Auteur: Mihai Ometita
Afstudeerjaar: 2011 (Research Master)
Vakgroep: Geschiedenis van de filosofie
Titel: Human Finitude and Transcendence: The Heidegger-Cassirer Debate on Kant’s Ethics
The confrontation between Martin Heidegger and Ernst Cassirer in Davos (Switzerland) from 1929 is pivotal in the history of the twentieth-century philosophy. The stake of this encounter was the legitimate appropriation of Immanuel Kant’s philosophical legacy during the first half of the last century and the fate of Neo-Kantianism between the two world wars. The repercussions of this event have spanned beyond the philosophical arena into the wide landscape of culture. The issue of the so-called “Davos disputation” has become highly controversial among researchers of the development of philosophical orientations in the 20th century. Not only these researchers, but also the public of this dispute, have expressed opposite views on its outcome. A central theme in Davos was human finitude and transcendence within the Kantian framework. Interestingly, despite the fact that Kant formulates his views in this respect most explicitly in his practical philosophy, the research of the Davos disputation has focused on theoretical matters. Above all, no thorough arbitration of this historic encounter has been endeavoured thus far. This thesis is the first attempt to assess Heidegger’s and Cassirer’s debate on human finitude and transcendence in light of their written interpretations of Kant’s practical philosophy. Nowadays these interpretations are virtually forgotten; their reconsideration is urgent at least for two reasons. Firstly, they provide the background and rationale of crucial arguments formulated in Davos, some of which have been later developed by other philosophers. Secondly, these interpretations are partial, but complementary, interpretations of Kant’s ethics. Whereas Heidegger’s reading of Kant’s conception of human finitude does not refer to the latter’s views on our potential for transcendence, Cassirer overestimates this potential precisely by not taking into account Kant’s arguments for ineluctable finitude. To my mind, only an interpretation informed by both Heidegger’s and Cassirer’s readings of Kant’s moral doctrine does justice to it. This is because, according to Kant, the ethical transcendence of a finite being is a transcendence within – not beyond – finitude.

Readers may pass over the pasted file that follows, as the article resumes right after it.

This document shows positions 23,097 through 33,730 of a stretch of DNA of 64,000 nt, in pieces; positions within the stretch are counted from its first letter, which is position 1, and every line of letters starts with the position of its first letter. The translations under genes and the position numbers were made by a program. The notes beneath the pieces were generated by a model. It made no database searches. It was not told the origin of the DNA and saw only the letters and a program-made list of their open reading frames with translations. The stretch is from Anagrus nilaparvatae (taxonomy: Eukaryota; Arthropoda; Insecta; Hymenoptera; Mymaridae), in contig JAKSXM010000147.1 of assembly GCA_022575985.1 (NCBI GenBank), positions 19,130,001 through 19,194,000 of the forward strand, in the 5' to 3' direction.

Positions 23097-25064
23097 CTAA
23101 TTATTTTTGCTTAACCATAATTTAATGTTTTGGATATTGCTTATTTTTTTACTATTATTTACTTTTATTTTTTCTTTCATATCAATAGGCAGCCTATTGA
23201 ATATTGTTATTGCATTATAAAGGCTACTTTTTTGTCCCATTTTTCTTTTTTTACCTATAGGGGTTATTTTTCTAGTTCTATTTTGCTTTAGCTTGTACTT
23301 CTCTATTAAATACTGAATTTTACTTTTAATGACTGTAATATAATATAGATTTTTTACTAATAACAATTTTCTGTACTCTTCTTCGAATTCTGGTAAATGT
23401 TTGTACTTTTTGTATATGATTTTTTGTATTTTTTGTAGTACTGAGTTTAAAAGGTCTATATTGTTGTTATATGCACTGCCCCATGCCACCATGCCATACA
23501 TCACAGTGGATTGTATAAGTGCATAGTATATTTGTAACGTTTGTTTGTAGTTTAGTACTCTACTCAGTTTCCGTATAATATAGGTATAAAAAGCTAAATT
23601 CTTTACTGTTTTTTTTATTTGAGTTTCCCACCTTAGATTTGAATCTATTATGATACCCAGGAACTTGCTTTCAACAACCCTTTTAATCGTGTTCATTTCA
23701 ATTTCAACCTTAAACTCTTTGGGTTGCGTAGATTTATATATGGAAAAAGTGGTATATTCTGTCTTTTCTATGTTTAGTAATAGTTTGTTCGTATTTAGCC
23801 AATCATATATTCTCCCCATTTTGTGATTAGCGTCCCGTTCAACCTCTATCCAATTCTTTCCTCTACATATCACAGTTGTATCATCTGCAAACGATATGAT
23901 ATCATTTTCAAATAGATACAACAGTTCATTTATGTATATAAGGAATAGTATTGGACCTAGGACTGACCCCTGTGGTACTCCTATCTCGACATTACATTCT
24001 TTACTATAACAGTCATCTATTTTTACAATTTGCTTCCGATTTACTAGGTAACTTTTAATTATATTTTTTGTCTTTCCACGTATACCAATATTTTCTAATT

|Laatst gewijzigd:||01 november 2013 14:11|